So, I’ve decided that my five year plan is to go back to school to get a Masters in Counseling in some capacity with a focus on the Psychology of Chronic Illness and start working in that field. I think I can help others find balance in a very confusing and overwhelming circumstance, and I feel a real calling to do so. Ultimately, I want to work outside of the medical establishment and integrate my alternative beliefs like the power of ritual and empathic therapy into my practice. But I need the paper to be a “real therapist.”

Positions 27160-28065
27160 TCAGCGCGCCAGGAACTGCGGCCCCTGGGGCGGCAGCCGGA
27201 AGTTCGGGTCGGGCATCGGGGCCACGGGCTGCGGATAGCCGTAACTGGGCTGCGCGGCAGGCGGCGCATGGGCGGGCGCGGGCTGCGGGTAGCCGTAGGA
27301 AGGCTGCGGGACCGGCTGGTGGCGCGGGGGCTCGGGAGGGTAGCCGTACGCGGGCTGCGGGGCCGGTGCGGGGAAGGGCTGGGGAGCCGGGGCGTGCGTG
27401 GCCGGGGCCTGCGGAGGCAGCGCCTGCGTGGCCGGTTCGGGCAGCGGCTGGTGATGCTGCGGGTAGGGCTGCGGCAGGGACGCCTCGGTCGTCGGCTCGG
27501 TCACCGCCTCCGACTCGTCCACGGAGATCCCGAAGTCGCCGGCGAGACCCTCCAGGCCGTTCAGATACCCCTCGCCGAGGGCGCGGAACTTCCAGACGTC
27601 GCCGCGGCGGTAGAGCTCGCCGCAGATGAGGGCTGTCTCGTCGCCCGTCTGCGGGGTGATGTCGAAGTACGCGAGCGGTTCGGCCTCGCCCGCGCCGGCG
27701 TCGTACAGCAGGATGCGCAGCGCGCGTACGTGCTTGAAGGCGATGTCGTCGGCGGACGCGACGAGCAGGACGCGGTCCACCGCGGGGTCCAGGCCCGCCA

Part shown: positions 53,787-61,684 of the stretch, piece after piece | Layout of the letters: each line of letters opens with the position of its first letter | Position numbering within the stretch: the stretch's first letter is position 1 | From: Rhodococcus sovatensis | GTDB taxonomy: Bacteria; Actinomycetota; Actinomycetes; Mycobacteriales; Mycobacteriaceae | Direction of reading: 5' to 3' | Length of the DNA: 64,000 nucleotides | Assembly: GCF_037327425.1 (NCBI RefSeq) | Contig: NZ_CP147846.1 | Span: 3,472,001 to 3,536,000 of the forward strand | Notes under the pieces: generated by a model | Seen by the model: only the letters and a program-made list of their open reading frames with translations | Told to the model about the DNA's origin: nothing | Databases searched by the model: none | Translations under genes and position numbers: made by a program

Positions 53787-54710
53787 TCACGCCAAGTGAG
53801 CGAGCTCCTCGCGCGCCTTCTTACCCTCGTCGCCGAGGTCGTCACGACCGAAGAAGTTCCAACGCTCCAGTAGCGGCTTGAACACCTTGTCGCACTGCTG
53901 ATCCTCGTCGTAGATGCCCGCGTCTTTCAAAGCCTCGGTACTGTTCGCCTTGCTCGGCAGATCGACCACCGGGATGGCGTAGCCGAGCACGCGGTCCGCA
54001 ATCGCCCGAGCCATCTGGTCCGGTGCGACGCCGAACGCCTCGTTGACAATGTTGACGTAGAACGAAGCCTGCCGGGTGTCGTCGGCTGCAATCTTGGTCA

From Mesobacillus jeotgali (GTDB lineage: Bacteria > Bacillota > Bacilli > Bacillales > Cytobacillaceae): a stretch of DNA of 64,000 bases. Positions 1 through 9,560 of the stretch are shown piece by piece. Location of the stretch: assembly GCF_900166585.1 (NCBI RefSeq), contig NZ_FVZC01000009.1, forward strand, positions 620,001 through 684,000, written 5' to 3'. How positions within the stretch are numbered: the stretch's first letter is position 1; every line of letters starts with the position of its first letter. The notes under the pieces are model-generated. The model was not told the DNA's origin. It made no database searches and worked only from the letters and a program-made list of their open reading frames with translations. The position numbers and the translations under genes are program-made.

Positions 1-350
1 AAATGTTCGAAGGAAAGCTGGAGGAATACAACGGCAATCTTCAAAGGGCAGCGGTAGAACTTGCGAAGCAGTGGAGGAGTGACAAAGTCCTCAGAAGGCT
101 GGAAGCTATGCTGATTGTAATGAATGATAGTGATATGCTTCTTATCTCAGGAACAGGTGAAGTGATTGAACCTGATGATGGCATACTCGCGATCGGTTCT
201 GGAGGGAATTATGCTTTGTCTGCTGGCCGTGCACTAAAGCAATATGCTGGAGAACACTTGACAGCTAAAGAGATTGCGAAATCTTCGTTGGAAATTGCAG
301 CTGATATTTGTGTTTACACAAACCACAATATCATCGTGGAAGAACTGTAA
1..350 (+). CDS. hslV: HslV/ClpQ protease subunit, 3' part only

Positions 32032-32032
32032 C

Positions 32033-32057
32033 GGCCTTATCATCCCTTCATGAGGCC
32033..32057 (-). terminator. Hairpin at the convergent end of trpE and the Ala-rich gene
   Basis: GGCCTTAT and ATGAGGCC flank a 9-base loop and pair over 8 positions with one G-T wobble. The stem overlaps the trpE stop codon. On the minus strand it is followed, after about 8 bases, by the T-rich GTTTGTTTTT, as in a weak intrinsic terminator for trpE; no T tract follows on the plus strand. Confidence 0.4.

There are often not any easy solutions in situations like mine. There is just work and balance. Maybe providence will smile on me, but it’s ok if it doesn’t. I know what it’s like to feel crucified here on Earth, and there is transcendence in letting go and accepting our limitations. There is a tarot card that keeps popping up for me lately: The Hanged Man. In most decks it shows a man hanging upside down, completely suspended and powerless. He has lost all of his earthly power, but in so doing, he sees the world upside down, and he has total spiritual clarity. Life picks us up and turns our lives upside down, and although I’ve seen great loss, pain, and trauma, I’ve grown to see divinity and feel a joy that never dies, even in extreme darkness.